Inside a recent analysis of Jill Abramson’s firing from the New York Times, Jacob Bacharach reveals a serious misunderstanding of how economies work. There are certainly lots of good reasons to care about income inequality. However, failing to understand the utility of high incomes leads to uninformed, knee-jerk “eat the rich” policies. In practice, these laws and regulations have the unintended consequences of actually hurting the poor more than income inequality ever could, by stalling economic growth.
The piece is interesting in full, but one false assertion may help elucidate the source of much left-wing handwringing over income inequality.
Here’s the portion:
A few brief thoughts on the New York Times-Sulzberger-Abramson affair.
It’s awfully difficult to feel badly for income discrepancies where people are making hundreds upon hundreds of thousands of dollars. Beyond a certain income level, which I would set at significantly less than $100,000 per year, it’s all just surplus value; its only purpose—if that word applies—is luxury purchasing for purposes of status signaling. This is not to say that women executives should be paid less than their immediate male counterparts; rather, no one should be paid so much money to be a general manager.
Mr. Bacharach here may be right that it’s harder to feel bad for Ms. Abramson than it is to feel bad for Lupita the housecleaner. But that’s really neither here nor there regarding his next claim, which is that the only purpose of salaries over $100,00 per year is “luxury purchasing for purposes of status signaling.” And that this proves his claim after that, which is that “no one should be paid so much money to be a general manager.”
The claim that high incomes are only good for luxury purchasing completely ignores some fundamental truths about economic growth. Namely, believing it requires being wrong about what high incomes are used for.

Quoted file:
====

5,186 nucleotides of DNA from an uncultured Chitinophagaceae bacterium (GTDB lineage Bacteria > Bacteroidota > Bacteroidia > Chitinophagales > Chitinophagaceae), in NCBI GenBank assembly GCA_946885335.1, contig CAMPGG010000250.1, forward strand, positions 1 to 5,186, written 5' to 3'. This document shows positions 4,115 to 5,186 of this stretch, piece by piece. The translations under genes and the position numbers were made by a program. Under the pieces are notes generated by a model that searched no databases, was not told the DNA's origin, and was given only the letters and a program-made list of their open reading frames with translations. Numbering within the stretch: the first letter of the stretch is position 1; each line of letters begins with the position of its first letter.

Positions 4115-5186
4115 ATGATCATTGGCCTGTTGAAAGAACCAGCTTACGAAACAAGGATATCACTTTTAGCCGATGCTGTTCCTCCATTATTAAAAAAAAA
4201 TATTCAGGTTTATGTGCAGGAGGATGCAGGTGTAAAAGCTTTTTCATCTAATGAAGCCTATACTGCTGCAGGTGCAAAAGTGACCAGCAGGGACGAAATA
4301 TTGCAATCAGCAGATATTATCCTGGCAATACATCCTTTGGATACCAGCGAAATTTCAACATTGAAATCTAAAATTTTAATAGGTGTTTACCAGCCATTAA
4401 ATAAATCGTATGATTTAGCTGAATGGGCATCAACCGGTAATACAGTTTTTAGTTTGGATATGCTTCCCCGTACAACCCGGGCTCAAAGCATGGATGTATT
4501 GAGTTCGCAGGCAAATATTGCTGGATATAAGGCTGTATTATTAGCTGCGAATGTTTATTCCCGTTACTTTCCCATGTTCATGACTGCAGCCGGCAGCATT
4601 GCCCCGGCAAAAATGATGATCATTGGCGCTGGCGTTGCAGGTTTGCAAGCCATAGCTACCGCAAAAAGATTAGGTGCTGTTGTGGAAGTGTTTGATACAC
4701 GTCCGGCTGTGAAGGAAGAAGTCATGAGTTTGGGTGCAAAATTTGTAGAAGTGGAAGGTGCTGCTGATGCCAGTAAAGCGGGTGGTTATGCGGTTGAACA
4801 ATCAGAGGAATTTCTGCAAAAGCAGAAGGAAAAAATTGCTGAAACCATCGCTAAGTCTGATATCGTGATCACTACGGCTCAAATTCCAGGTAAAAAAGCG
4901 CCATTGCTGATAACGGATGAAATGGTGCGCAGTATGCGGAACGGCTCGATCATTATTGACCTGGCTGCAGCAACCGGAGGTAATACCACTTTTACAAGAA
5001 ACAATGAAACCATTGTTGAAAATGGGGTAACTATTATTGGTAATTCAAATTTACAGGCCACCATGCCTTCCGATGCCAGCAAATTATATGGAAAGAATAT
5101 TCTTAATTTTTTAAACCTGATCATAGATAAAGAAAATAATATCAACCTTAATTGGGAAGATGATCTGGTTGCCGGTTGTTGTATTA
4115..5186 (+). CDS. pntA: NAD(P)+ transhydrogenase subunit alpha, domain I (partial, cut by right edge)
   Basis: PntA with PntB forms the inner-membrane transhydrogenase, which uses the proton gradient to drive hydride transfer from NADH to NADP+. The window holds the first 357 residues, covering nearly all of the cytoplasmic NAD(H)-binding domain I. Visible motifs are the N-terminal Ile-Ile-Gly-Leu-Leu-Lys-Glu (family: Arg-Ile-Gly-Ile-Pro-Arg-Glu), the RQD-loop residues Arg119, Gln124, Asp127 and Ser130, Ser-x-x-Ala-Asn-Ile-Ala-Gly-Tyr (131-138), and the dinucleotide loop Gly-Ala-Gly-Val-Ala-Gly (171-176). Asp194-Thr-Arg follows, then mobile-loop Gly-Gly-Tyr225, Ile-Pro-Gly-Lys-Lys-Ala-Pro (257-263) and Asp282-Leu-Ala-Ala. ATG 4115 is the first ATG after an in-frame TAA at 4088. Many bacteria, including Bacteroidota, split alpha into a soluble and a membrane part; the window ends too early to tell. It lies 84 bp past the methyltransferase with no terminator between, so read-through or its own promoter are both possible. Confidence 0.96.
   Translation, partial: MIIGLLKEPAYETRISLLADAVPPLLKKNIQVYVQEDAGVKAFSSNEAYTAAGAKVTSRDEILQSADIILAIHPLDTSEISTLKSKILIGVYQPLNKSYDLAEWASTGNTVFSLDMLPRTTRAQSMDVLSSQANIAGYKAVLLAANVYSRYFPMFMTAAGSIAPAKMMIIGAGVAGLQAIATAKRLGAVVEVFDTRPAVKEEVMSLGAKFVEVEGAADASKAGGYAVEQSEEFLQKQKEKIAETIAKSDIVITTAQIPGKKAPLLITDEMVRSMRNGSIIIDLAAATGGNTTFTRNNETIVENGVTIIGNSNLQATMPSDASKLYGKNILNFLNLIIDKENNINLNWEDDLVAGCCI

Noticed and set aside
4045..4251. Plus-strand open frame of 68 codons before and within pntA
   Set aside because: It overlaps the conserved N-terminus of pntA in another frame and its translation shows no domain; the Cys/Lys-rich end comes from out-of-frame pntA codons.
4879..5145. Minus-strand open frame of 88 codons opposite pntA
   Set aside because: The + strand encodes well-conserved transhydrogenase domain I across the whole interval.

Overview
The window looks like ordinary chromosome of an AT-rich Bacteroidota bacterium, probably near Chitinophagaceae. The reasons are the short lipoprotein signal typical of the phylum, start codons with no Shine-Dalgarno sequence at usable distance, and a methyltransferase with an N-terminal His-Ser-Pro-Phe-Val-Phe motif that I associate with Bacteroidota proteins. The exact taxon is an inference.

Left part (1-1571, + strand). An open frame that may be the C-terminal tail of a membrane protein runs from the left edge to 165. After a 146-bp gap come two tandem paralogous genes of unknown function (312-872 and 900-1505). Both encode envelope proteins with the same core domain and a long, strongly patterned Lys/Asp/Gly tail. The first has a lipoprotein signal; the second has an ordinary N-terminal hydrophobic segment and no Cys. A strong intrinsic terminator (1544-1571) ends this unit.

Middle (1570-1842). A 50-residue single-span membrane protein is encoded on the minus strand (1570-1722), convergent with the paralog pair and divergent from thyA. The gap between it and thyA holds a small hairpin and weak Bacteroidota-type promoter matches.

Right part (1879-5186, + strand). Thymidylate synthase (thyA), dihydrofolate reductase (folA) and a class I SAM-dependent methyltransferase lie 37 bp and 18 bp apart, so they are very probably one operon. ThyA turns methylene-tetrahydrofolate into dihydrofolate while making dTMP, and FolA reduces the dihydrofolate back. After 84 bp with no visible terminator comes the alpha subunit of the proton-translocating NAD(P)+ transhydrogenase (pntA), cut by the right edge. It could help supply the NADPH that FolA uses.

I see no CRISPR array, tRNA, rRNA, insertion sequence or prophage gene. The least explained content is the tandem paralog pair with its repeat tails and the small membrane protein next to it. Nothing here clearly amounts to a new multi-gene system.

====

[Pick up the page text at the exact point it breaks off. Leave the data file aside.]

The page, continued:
If we want a living wage for Lupita, we need to be down with economic growth. That means higher wages and lower costs of living for everyone, at all income levels. And how do we get economic growth? Wikipedia says that “the primary driving force of economic growth is the growth of productivity, which is the ratio of economic output to inputs (capital, labor, energy, materials and business services (KLEMS).”
In English, that means innovation. Innovation is getting more from what you already have. Economies grow when entrepreneurs discover how to get more work done in fewer hours and how to get better products made with fewer materials. Innovation saves time, money, and energy, resulting in a better standard of living across all incomes.
What most people, especially those who aren’t rich, often don’t think about is how innovation itself costs money. There are two primary sources for innovation: startups and capital investment. Startups need capital to enter the marketplace with their innovative technologies. Think Shark Tank. Entrepreneurs need money to build, advertise and deliver their disruptive ideas. Capital investment is how we describe the process establish businesses go through to introduce their innovations to the market. For instance, every time Intel comes up with a faster, cheaper processor, they have to spend money buying or adapting machines to build it.
Here’s where the rich come in, if we don’t eat them first. After a certain threshold, the vast majority of earnings end up in savings and investments. In short, the rich save more than the poor. As a percentage of income, the poor spend way more on “luxury purchasing for purposes of status signaling” than the rich. While this has been demonstrated empirically, it also just makes sense. The poor must spend nearly all they take in just to survive. The rich, on the other hand, can and do save and invest their “surplus” income. That’s part of why they’re rich.
It’s those savings and investments which make up the bulk of the money for startups and capital investment. The rich aren’t just buying bigger and bigger yachts, they’re lending money to Mark Zuckerberg to build Facebook.
Whether or not to care about income inequality is ultimately a value judgment. However, we should all want higher standards of living for the poor. Easily falsified claims about how the rich use their incomes don’t just fail to further the conversation on how to get there. They also, I suspect, form the backbone of calls for heavily punitive taxation schemes. These schemes may be justified on the basis of eliminating income inequality. But they come at the cost of economic growth. The truth is that incomes high enough to produce surplus income are necessary for economic growth. And so, if we truly care about improving the lot of the poor, and not just punishing the rich, we must accept them.
This post originally appeared at LibertyChat.com.
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